Biometric security options - Samsung Galaxy A31 reviewBiometric security options - Samsung Galaxy A31 reviewBiometric security options - Samsung Galaxy A31 reviewBiometric security options - Samsung Galaxy A31 reviewBiometric security options - Samsung Galaxy A31 reviewBiometric security options - Samsung Galaxy A31 review


Biometric security options

On a more positive note, we appreciate the inclusion of separate menus and update fetching for fingerprint and face recognition biometric security patches. Also worth noting is the ability to speed-up facial recognition at the expense of some security. The phone even allows you to override the requirement for open eyes for the unlock to work.

As a result of some of its extensive partnerships with third parties, like Microsoft, Samsung also throws in a few MS pre-loaded apps out of the box, to accompany its already above-average collection of in-house offerings. This might be considered bloat by Android purists, but if you don’t want to use them, Microsoft apps are not too much in your face.

Additional baked-in features and apps - Samsung Galaxy A31 reviewAdditional baked-in features and apps - Samsung Galaxy A31 reviewAdditional baked-in features and apps - Samsung Galaxy A31 reviewAdditional baked-in features and apps - Samsung Galaxy A31 reviewAdditional baked-in features and apps - Samsung Galaxy A31 review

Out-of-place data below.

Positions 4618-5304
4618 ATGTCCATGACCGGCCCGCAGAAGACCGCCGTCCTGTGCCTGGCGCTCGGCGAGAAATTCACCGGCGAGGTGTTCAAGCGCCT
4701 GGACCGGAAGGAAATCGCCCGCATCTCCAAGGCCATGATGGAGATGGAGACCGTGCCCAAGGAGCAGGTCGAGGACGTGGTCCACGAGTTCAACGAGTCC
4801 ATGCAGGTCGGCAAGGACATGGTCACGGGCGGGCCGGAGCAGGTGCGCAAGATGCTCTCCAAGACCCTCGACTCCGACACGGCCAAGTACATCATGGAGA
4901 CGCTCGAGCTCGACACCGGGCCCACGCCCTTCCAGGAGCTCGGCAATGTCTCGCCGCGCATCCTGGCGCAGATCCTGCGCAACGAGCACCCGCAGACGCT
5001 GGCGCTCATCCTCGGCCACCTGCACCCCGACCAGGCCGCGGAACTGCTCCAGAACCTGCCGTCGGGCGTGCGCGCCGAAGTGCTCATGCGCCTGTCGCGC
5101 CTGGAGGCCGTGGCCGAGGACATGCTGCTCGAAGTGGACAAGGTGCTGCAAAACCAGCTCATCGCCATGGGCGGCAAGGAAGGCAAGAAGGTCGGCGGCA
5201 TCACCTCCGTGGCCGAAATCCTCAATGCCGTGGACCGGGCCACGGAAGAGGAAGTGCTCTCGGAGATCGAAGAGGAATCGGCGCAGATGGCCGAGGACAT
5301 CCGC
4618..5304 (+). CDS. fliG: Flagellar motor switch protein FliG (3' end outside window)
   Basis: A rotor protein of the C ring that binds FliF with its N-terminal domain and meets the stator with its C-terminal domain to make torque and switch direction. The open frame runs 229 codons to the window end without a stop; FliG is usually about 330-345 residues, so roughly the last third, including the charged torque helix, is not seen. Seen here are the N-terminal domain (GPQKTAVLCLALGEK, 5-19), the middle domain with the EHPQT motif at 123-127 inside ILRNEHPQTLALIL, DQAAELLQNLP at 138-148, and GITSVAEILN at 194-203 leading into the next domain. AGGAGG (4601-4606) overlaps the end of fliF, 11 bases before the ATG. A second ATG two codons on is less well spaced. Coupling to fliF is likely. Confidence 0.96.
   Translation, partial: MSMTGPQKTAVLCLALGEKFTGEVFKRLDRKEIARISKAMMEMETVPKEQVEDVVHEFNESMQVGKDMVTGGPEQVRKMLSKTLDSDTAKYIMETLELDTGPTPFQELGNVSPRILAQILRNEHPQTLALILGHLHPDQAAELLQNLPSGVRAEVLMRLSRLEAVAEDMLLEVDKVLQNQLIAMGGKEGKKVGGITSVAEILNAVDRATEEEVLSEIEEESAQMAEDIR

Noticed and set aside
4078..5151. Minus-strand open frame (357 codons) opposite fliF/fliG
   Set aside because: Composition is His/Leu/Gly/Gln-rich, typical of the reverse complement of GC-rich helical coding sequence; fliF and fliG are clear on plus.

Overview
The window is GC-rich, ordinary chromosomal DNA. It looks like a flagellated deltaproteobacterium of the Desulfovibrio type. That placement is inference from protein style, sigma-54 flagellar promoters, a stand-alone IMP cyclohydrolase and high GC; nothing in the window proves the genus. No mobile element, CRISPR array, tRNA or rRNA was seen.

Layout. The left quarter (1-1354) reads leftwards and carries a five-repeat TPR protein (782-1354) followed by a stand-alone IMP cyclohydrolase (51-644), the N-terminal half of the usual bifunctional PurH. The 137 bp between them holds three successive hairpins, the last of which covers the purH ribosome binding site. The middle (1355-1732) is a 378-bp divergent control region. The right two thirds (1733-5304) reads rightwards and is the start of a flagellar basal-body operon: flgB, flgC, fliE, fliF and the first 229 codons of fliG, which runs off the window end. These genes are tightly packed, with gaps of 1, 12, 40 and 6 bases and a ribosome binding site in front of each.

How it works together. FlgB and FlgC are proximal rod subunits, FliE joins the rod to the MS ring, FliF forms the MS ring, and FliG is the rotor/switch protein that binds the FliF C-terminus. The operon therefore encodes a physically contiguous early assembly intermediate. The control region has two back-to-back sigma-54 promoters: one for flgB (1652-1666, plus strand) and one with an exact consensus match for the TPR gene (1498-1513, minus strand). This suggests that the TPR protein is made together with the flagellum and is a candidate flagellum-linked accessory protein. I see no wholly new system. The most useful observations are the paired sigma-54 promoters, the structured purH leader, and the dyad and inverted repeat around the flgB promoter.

Additional baked-in features and apps

There are also features like seamless connectivity with Windows 10, Samsung’s excellent Health suite, and SmartThings home and IoT automation hub, the Game Launcher and Game Booster, AR zone, with doodling and AR Emoji support and they are all seamlessly integrated into OneUI 2.1.

Game Launcher, Game Booster and Game Plugins - Samsung Galaxy A31 reviewGame Launcher, Game Booster and Game Plugins - Samsung Galaxy A31 reviewGame Launcher, Game Booster and Game Plugins - Samsung Galaxy A31 reviewGame Launcher, Game Booster and Game Plugins - Samsung Galaxy A31 reviewGame Launcher, Game Booster and Game Plugins - Samsung Galaxy A31 review


Game Launcher, Game Booster and Game Plugins

Synthetic benchmarks